You’ve heard it. You’ve seen it. Hey, maybe you’ve said it yourself.
“Oh, there goes so-and-so posting cute stuff on social media again.” “Yeah, we know what your REAL life is like, honey.” ” GOOD relationships don’t show on social media.” “All those lovey pics on Instagram – they’re so headed for divorce.” “Oh look at Miss Pinterest-Perfect Mom showing off again. Join us in the real mommy world already.” Etc. (These are actual comments I’ve seen posted on various articles and memes around the internet.)
You get the idea.
Here’s the thing – I’m one of those “happy”sharers. If you follow me on Facebook, you will see numerous coffee memes, sweet quotes from my children, and (sorry-not-sorry) an awful lot of written love between me and my husband. I deliberately choose not to share my marital arguments, my children’s meltdowns, my extended family issues, or my financial concerns on social media. Quite frankly, those things are none of your business. (And while we’re on the subject, yours are none of mine, either. I’ll take someone “bragging” about a tropical vacation over digitally fighting with their spouse.) I share those parts of my life with the small, close circle of people I consider friends and family, so those people are part of the entirety of my life, not just a 5-second snapshot glimpse that you see.
I choose, for the most part, not to engage in arguments and debates over religion, politics, presidential candidates, etc. My views are my views, yours are yours. Neither one of us plans on changing our minds any time soon, so why hash it out over social media? Waste of my very-limited energy, to be honest. 😉 I can count on one hand the number of people I actually enjoy discussing “issues” with, and though some of those people have beliefs that are directly opposed to mine, there is a mutual respect in place that makes conversation interesting. #novelidea
Who decides what’s “fake” on social media? Who decides that it’s more “real” to clog up a newsfeed with vulgarity, hatred, complaints, or totally irrational, emotion-based politics? How is that more “real” than a mother sharing a good moment in a long day of parenting, a student sharing a success at school, a spouse sharing a digital love note, someone sharing a fun vacation?
Do I honestly have to remind everyone, each time I share a sweet photo of my child, that all around that tender moment were the same frustrations, messes, tears, hair-pulling and self-doubt that every other mother experiences? Do I have to make a memo each time my husband and I argue, each time I brush his hand away, or we say something unkind that we regret? Would that make our love more “real?”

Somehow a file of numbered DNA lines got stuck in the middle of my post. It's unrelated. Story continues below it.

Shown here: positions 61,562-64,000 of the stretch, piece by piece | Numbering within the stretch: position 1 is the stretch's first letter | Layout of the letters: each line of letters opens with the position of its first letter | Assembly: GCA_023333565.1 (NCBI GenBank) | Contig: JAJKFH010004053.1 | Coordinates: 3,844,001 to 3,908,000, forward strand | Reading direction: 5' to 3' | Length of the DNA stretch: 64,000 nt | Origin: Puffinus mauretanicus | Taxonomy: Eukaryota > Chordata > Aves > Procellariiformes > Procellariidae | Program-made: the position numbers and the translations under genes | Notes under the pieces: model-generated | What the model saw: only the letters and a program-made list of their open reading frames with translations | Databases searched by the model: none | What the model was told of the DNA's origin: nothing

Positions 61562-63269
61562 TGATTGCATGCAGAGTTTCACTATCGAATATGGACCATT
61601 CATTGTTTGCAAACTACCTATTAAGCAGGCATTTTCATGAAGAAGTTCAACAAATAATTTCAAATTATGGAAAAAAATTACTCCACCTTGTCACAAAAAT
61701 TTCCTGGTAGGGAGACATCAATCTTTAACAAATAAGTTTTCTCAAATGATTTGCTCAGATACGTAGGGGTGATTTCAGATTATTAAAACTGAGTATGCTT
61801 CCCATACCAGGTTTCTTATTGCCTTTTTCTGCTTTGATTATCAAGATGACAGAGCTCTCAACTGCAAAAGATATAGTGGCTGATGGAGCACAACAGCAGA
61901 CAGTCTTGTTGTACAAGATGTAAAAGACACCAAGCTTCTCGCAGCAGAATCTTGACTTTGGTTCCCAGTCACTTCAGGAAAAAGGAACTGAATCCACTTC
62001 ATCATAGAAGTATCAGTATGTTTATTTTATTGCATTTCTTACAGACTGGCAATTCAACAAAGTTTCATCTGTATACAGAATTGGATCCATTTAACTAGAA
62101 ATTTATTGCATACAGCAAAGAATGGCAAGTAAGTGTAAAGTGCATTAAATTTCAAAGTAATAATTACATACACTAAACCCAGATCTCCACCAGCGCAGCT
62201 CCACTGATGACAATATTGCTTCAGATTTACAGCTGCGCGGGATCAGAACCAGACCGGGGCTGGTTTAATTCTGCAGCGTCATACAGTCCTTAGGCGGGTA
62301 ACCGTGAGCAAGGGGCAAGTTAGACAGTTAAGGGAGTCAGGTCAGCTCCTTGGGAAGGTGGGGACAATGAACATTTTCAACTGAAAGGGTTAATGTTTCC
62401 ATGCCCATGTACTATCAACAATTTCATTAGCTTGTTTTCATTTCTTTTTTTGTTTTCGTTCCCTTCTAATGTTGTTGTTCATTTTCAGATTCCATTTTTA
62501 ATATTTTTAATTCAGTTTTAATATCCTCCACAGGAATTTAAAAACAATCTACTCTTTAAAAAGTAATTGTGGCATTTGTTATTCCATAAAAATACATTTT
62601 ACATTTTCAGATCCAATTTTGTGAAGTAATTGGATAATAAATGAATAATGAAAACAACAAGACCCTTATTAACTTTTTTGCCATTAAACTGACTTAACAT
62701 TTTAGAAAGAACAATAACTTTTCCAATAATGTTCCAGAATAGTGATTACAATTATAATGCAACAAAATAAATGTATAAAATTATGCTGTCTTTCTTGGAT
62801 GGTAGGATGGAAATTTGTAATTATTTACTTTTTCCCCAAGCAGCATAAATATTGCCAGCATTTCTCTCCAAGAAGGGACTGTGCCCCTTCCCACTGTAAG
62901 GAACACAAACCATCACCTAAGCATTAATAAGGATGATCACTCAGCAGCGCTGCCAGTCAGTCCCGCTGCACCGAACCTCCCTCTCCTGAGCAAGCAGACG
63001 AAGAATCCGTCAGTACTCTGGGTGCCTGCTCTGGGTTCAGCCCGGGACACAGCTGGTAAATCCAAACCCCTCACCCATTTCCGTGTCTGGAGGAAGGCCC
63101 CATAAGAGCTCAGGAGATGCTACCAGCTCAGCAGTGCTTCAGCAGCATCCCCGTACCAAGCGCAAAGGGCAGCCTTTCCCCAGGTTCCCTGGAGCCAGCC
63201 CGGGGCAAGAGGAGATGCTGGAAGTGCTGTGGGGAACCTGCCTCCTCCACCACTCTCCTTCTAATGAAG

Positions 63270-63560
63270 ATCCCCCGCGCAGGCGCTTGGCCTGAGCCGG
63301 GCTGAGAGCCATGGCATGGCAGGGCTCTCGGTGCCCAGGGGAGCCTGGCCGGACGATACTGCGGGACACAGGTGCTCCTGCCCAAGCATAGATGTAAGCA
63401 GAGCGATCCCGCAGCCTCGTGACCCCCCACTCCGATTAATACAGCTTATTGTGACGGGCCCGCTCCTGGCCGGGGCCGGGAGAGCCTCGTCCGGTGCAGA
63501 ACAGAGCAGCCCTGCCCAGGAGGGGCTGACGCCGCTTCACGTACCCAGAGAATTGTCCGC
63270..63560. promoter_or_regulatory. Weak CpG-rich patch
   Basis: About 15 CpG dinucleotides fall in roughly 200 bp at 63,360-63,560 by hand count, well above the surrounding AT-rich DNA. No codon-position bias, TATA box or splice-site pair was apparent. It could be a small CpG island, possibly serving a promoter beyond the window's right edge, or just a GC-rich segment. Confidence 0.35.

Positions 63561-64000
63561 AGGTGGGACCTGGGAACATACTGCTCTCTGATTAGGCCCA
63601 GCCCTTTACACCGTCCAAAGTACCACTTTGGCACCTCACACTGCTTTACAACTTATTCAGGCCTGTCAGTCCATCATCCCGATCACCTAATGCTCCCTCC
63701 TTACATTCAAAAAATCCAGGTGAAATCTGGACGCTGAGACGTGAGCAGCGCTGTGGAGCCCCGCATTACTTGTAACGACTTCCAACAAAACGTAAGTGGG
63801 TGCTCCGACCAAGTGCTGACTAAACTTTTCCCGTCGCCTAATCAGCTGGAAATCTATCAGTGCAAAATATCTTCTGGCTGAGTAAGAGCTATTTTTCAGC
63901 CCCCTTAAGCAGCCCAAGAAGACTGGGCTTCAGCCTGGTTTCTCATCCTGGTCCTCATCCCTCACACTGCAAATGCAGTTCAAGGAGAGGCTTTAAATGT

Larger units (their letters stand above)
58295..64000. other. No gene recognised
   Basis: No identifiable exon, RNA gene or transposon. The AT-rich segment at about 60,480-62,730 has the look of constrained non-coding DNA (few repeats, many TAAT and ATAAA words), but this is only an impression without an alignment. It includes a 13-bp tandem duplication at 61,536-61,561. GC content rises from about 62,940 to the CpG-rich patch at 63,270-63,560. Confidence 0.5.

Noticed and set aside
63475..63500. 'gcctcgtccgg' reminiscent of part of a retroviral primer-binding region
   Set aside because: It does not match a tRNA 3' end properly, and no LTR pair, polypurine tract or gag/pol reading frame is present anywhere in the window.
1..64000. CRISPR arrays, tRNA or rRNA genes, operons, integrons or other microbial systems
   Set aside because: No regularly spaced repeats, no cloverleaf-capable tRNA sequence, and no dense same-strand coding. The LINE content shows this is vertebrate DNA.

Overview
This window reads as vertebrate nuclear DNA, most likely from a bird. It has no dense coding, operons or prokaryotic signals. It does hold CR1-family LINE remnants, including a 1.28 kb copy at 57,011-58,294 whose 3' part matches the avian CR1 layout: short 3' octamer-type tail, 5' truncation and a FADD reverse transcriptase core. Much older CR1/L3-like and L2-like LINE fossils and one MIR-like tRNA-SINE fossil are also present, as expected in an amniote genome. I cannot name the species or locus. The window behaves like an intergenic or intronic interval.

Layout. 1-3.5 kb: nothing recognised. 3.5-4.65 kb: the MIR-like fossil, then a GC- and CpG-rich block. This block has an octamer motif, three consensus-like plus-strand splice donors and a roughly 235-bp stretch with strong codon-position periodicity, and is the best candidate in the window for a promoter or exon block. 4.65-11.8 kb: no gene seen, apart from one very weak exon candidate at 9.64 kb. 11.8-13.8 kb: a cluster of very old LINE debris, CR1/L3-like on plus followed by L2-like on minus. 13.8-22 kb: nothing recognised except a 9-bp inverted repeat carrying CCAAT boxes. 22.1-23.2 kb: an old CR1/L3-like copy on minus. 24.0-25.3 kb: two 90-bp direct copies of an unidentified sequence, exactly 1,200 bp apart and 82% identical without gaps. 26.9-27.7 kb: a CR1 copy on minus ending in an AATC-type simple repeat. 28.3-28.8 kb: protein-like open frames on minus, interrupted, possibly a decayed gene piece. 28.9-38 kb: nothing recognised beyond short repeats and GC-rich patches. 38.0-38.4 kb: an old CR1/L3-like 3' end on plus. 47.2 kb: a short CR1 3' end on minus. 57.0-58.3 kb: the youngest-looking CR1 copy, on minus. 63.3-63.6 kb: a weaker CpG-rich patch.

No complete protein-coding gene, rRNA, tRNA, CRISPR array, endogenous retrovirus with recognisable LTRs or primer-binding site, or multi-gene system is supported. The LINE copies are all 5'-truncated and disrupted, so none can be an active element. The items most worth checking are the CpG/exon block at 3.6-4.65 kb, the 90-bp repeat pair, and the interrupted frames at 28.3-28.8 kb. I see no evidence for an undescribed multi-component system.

What does it say about our society that we would so much rather bond over the negative than the positive?
Can we all just acknowledge that it’s a given – that those less-than-perfect moments are part of life and love, and that not sharing them with 300 Facebook “friends,” does not mean I’m fake. It means I value our marriage and my motherhood. It means that you, lovely person from my past, or lovely person that I’m getting to know in my present, are not privy to my family’s inner struggles, but that you’re welcome to share in our joys. It means that my children, as they grow and learn and develop their minds and bodies, are not going to be put on display for the internet to mock their tears, watch them use the toilet, laugh over their mistakes, or call them little “a-holes” when they lose their tempers. But you are welcome to rejoice with me when their efforts pay off, or they show kindness, courage, love.
It means that as much as I DO share on here and Facebook, it will only ever be a tiny glimpse of the whole picture of my life.
You will not see photos of me curled up on the floor, alone with sick and sleepless babies yet another night, while my husband works long, stressful hours at his job. You will not see our arguments – or the days when we are just too tired even to talk to each other. You will see me in photos when I’m dressed, with my makeup done, because I’m just never going to be the girl who shares photos right when I wake up in the morning. (#scary)
If you are a friend, not a Facebook “friend,” or an Instagram “follower,” but a friend who is close to my heart and my life, you will see almost everything. But the rest of you, darling people though you are, will have to be content with the good.
And if that makes me fake in the eyes of strangers… so be it.